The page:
Location-based services spark treasure hunt
Ever since the FCC first mandated in 1996 that all wireless carriers must accurately locate 911 callers, market studies have suggested that millions of dollars in revenues could be made by letting users locate people, places and maybe even lost pets with the stroke of a mobile phone key — money that could go far in helping carriers recoup their mandated investments in E911 technology.
But the move to commercial location-based services (LBS) didn’t go as quickly as planned. More than 10 years later, operators have finally come to a point where they are comfortable with how widespread and stable the technology has become. Nearly 80% of the U.S. population is now covered by Phase II E911 capabilities — a prerequisite for providing accurate location information. Phase II requires carriers to deliver more specific latitude and longitude location information, known as Automatic Location Identification, to the public-safety answering point (PSAP) for 911 calls made from wireless handsets.
“There were always cases where E911 worked well, but carriers were very concerned about running into a situation where they might advertise a commercial application, and the next day someone dies because someone couldn’t find them. They didn’t want to be in that position,” said Tim Lorello, chief marketing officer and senior vice president with TeleCommunication Systems Inc., which develops E911 solutions for PSAPs and commercial applications for operators. “They wanted to make sure the technology was deployed solidly out there for at least 18 months.”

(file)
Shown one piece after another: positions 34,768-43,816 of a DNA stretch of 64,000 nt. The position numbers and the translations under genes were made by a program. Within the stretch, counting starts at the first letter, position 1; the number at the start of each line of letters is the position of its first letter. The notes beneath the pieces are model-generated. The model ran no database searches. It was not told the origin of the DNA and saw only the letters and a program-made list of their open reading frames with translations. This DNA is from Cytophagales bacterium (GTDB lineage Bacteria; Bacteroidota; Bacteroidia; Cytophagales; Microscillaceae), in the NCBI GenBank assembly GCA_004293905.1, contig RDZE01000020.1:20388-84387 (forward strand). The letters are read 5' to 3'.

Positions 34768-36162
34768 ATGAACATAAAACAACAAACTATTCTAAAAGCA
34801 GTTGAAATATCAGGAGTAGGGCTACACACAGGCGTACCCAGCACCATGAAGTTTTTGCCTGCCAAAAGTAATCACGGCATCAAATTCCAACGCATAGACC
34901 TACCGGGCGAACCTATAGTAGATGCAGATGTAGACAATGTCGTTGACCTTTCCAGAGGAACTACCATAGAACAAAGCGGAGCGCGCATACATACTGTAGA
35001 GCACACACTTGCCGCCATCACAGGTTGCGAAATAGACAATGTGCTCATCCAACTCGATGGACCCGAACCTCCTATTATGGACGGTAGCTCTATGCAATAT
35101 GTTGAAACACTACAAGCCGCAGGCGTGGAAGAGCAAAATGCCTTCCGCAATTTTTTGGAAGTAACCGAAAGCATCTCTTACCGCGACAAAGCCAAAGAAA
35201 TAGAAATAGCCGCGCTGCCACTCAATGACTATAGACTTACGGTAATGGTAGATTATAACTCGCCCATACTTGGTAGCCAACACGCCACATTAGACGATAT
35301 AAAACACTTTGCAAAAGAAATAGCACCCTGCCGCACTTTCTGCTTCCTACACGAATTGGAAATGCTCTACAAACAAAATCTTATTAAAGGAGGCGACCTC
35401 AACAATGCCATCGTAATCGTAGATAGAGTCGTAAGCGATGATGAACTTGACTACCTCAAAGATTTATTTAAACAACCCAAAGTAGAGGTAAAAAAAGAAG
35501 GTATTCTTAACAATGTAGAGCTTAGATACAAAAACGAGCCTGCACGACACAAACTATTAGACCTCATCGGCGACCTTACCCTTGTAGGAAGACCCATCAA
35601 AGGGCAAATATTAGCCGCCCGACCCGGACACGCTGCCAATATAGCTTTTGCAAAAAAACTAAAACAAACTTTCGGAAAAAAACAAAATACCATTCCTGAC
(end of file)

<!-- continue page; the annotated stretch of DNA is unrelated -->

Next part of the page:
However, so far in 2007, LBS has resurged significantly throughout the North American market. A perfect storm of factors have come together: relatively inexpensive mobile handsets now leverage embedded, assisted GPS technology that is delivered on high-speed data networks capable of retrieving complex information such as maps, Lorello said.